Posts Tagged ‘cranberry juice’

Urinary Tract Infections (UTIs) In Men

September 28, 2016

UTIs are just a problem for young women.  Although UTIs are more common in young women, men, too, are not immune to infections of the urinary tract.  One of the most common infections in middle age and older men are urinary tract infections.

Older men (such as, men 70 years and older) are at somewhat higher risk for UTIs because of problems going to the bathroom and/or emptying the bladder. Older post-menopausal women are also at a greater risk for UTIs due to lower amounts of vaginal estrogen, which can change the vaginal climate. The normal flora, ‘good bacteria,’ are looked at as ‘good’ because they kill off other types of bacteria that can cause UTIs. Good bacteria can only grow in slightly acidic vaginal climates and this needs some estrogen. Systemic estrogen replacement options like pills and skin patches do not help with this problem, but vaginal estrogen therapy can be helpful for certain individuals. Talk to your doctor to see if this is a choice for you.

Often, older adults can help stop UTIs by staying hydrated, using the bathroom and getting routine health exams to screen for health problems like high blood sugar that puts you at higher risk for getting a UTI. If you or a loved one wears adult diapers, it’s very important to keep the genital area clean and to change them often.

Other Groups at High-Risk for UTIs

People with high blood sugar and vesicoureteral reflux are at higher risk of getting a UTI. Vesicoureteral reflux is when urine goes backwards from the bladder toward the kidney. Over time, this reflux of infected urine may raise a person’s risk for kidney damage. Vesicoureteral reflux is usually seen in children with UTIs compared to adults. Additionally, some patients with kidney stones and indwelling catheters may also be a higher risk for getting a UTI. An indwelling catheter is a hollow tube that is placed into the bladder through the urethra and left inside your body. The catheter drains urine from your bladder into a bag outside of your body. A catheter-associated UTI happens when bacteria enter the urinary tract through the catheter and cause an infection.

How UTIs are Diagnosed

In most cases, if you think you have a UTI, you should visit a health care provider and give a urine sample for testing. A urinalysis is a test that looks for white blood cells, red blood cells, bacteria, and or other chemicals such as nitrites in your urine. A proper urinalysis can pinpoint an infection and a urine culture can help your health care provider choose the best antibiotic for treatment. It is vital to get a urinalysis and culture performed to make sure you have an infection and require care. Use of antibiotics when not needed, can be tricky, and can lead to greater rates of bacterial antibiotic resistance.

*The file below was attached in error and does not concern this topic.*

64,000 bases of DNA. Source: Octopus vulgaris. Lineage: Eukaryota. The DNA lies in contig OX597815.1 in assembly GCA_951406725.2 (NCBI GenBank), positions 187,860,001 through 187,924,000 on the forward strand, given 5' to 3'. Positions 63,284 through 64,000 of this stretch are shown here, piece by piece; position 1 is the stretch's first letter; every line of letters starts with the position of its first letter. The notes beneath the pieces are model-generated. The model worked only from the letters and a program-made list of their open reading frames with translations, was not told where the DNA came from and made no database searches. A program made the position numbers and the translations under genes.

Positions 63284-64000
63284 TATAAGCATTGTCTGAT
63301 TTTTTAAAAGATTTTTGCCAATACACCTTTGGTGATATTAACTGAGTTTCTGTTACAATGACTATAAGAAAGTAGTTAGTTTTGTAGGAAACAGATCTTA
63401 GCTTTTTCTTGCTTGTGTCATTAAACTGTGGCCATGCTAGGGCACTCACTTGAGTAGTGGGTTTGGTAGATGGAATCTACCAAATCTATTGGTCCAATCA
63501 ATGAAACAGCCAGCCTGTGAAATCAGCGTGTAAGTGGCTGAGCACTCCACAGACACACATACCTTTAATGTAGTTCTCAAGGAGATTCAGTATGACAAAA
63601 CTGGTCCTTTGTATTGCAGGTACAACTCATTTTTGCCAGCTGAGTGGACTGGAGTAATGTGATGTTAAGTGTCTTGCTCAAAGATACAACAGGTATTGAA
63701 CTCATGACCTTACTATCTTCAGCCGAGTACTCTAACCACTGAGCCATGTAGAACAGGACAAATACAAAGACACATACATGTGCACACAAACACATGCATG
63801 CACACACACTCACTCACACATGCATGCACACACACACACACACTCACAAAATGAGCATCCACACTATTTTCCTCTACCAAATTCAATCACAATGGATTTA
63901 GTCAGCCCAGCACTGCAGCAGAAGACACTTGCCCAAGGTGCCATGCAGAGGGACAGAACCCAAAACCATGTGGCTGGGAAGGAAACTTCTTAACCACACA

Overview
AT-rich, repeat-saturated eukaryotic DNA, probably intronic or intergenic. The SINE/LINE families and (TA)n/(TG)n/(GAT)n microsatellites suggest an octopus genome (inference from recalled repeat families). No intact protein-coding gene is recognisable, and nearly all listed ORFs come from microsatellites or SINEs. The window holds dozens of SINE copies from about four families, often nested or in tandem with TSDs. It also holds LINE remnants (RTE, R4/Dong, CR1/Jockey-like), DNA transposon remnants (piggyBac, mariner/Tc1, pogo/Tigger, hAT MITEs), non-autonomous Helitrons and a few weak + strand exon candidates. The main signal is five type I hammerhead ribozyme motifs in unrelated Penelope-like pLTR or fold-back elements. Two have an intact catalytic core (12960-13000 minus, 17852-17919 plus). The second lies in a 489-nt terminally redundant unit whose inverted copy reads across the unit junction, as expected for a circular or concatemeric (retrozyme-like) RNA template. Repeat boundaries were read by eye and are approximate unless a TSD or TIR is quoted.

It should be noted that some individuals get a urinalysis result that shows bacteria, but the individuals are not having any symptoms of a UTI. This event is common in older adults. If the individual has bacteria in their urine, but has no symptoms, treatment is not right. Treatment should be given to individuals who have bacteria and associated UTI symptoms.

In closing, it should be noted that studies on cranberry juice and linked supplements are mixed. Some studies show that cranberry supplements can be helpful and other studies show that they don’t help stop UTIs before they happen. Be sure to read about the pros and cons of cranberry products, and decide if they’re right for you. For now, practice these tips to lower your risk of getting a UTI.

Tips for Preventing UTIs

  1. Drink plenty of water.
  2. Urinate often.
  3. Don’t hold it.
  4. Keep your genital area clean.
  5. Empty your bladder before and after sex

 

Bottom Line:  UTIs are common in men and women.  Men after age 70 are at a risk for UTIs.  The symptoms are burning on urination, frequency of urination, passing cloudy urine, and even blood in the urine.  The diagnosis is easily made with a physical examination, a urine exam, and occasionally other imaging studies.  Treatment with antibiotics is usually effective.

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UTIs-Natural Solutions For Prevention

September 6, 2016

UTIs affect millions of men and women impacting their quality of life and may even affect their kidneys. Fortunately, most of these infections are uncomfortable with symptoms of burning on urination, frequency of urination, and back and pelvic pain. This article will discuss the usefulness of cranberry juice which may serve as an effective treatment to prevent recurrent UTIs.

A recent study reported in American Journal of Obstetrics and Gynecology, Aug. 2015 showed that cranberry pills (two capsules twice daily, equivalent to two 8-ounce servings of cranberry juice daily) cut the rate of UTIs in half.

Also there is supplement, D-mannose, can also help to reduce recurrent UTIs. Another study found good results from a combination of cranberry and d-mannose.

D-mannose is filtered through your kidneys and concentrated in your bladder and coats the bacteria causing the infections and renders them unable to stay in your urinary tract.

More than 90 percent of all UTIs are caused by Escherichia coli (E. coli), which is normally found in your intestinal tract. Problems only arise when this ordinary bacterium is present in high numbers in places where it shouldn’t be—like your urinary system.

Although antibiotics are an effective means of eradicating bacteria within the urinary tract, antibiotics need to be used with caution. Antibiotics are not selective and they kill the pathogenic bacteria in the urinary tract but also kill the good bacteria within the gastrointestinal tract. As a result, the bacteria develop resistance to antibiotics and with the removal of bacteria from the gastrointestinal tract there is a risk of other infections such as vaginal infections, fungal infections and side effects like diarrhea.

Bottom Line: UTIs are so very common and affect millions of American men and women. Cranberry juice and D-mannose may be a solution to preventing recurrent infections. If you have any questions about recurrent UTIs, speak to your physician.

Cranberry Juice for Bladder Infections: not just folklore

August 17, 2012